Lean In by Sheryl Sandberg

December 27, 2013

lean in Summary (from the publisher): Thirty years after women became 50 percent of the college graduates in the United States, men still hold the vast majority of leadership positions in government and industry. This means that women’s voices are still not heard equally in the decisions that most affect our lives. In Lean In, Sheryl Sandberg examines why women’s progress in achieving leadership roles has stalled, explains the root causes, and offers compelling, commonsense solutions that can empower women to achieve their full potential.

Sandberg is the chief operating officer of Facebook and is ranked on Fortune’s list of the 50 Most Powerful Women in Business and as one of Time’s 100 Most Influential People in the World. In 2010, she gave an electrifying TEDTalk in which she described how women unintentionally hold themselves back in their careers. Her talk, which became a phenomenon and has been viewed more than two million times, encouraged women to “sit at the table,” seek challenges, take risks, and pursue their goals with gusto.

In Lean In, Sandberg digs deeper into these issues, combining personal anecdotes, hard data, and compelling research to cut through the layers of ambiguity and bias surrounding the lives and choices of working women. She recounts her own decisions, mistakes, and daily struggles to make the right choices for herself, her career, and her family. She provides practical advice on negotiation techniques, mentorship, and building a satisfying career, urging women to set boundaries and to abandon the myth of “having it all.” She describes specific steps women can take to combine professional achievement with personal fulfillment and demonstrates how men can benefit by supporting women in the workplace and at home.

Written with both humor and wisdom, Sandberg’s book is an inspiring call to action and a blueprint for individual growth. Lean In is destined to change the conversation from what women can’t do to what they can.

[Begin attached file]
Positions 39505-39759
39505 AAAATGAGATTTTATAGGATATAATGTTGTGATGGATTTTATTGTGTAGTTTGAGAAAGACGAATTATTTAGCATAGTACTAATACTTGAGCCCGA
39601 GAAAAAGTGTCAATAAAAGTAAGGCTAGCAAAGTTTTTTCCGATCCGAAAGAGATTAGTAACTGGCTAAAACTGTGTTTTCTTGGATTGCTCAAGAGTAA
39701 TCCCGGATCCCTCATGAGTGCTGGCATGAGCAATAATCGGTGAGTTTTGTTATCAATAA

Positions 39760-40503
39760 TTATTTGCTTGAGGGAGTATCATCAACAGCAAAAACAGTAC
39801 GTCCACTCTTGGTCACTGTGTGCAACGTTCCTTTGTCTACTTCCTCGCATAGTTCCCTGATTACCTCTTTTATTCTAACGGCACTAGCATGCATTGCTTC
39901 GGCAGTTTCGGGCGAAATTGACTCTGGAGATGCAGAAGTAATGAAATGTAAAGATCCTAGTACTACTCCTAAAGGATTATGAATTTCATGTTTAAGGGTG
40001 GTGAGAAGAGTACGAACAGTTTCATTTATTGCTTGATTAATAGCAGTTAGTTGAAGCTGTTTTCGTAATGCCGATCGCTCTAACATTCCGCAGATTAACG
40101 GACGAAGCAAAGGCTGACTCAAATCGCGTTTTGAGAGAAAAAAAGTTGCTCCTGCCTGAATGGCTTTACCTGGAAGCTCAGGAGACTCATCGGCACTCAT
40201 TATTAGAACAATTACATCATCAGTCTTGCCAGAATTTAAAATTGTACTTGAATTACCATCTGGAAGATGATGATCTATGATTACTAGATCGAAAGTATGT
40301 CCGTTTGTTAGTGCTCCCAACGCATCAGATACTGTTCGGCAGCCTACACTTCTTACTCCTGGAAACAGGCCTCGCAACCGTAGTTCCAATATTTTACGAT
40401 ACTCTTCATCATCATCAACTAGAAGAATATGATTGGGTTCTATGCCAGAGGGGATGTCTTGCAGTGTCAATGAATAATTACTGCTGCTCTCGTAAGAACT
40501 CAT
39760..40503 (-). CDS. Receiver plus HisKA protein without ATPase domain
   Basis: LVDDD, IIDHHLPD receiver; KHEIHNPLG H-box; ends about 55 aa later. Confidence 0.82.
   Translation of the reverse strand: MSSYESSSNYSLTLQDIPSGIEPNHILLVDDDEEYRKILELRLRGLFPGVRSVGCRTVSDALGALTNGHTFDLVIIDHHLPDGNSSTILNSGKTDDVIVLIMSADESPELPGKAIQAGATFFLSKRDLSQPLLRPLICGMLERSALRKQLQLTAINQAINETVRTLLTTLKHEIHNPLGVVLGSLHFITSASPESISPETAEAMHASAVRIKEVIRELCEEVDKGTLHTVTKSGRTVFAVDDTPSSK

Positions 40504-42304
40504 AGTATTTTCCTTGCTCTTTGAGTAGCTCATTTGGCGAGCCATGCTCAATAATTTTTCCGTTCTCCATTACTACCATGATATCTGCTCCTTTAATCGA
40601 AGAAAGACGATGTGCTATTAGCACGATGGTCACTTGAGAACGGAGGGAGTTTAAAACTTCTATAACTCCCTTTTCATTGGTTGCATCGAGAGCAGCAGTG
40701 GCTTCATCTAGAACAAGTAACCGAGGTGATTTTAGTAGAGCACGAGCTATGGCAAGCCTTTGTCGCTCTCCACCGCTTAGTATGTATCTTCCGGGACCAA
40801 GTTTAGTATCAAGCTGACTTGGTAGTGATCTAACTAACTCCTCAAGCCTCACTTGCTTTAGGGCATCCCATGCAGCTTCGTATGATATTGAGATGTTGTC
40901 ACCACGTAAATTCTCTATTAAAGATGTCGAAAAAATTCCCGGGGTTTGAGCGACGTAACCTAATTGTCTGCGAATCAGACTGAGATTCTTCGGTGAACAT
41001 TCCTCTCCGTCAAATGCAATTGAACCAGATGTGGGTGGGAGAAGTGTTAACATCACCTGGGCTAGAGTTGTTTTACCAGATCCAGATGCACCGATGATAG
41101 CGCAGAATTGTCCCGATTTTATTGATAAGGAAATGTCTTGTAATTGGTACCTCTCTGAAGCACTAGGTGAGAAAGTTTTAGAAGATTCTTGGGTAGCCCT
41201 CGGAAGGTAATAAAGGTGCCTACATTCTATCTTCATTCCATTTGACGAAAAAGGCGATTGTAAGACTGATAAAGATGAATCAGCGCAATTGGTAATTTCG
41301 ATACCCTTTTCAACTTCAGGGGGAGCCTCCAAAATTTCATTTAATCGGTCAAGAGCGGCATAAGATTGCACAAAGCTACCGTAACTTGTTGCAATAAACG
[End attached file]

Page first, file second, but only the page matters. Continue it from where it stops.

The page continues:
I don’t read nonfiction very often, and I read business/career-related fare even less. But Lean In by Sheryl Sandberg had received so many glowing reviews and had spent so much time atop various bestseller lists that I felt I couldn’t ignore it any longer. Boy, am I glad I picked it up!

The book was encouraging, inspiring, and realistic all at once. It made me rethink a lot of my own actions from when I was in the corporate world and forced me to reflect on what I could/should have done differently. This is the kind of book/advice I wish I’d had at the beginning of my career, and firmly believe I would be in a different place today if I’d done the things Sandberg recommends.

So much of what she wrote resonated with me that it’s impossible to recount everything here. But here’s just a bit of what really stood out: women are promoted based on past accomplishments while men are promoted based on potential; women who rise through the ranks in any corporation are rarely liked by coworkers, which contrasts heavily with upwardly mobile men; nearly half of Sandberg’s female classmates from Harvard business school are no longer working full-time (by choice); women who actively seek raises and promotions are viewed much less favorably than men who do the same. This is not groundbreaking stuff, perhaps, but it does confirm that women are still very much disadvantaged in the workplace.

I liked that Sandberg offered concrete suggestions for how to begin resolving these iniquities. Support is key, regardless of whether women choose to stay home with children or pursue higher positions in their careers. This means having flexibility in the workplace and having true partners (spouses, significant others, etc.) who can equally share the burdens and responsibilities (and, of course, joys) of home life. She also gives tips on mentoring, advises women to help each other, and suggests ways to open dialogues about issues involving gender in the workplace.

The book is well-written (Sandberg leaned heavily on ghost writer Nell Scovell (hey, I know that name from Monk!) and cruises right along from beginning to end. It also has plenty of footnotes for the stats cited within, for those who are interested in such things. And although I’m sure this book was far from perfect, I can’t really think of any major negatives at this moment.


Lean In: Women, Work, and the Will to Lead by Sheryl Sandberg is an exceptional career book that contains useful insights and advice for women in the workplace. I loved it, and am making a point of giving it as a gift to a few young women I know. Although the advice can be applied at any time, the earlier the better, IMO. I give this one 5 stars out of 5.

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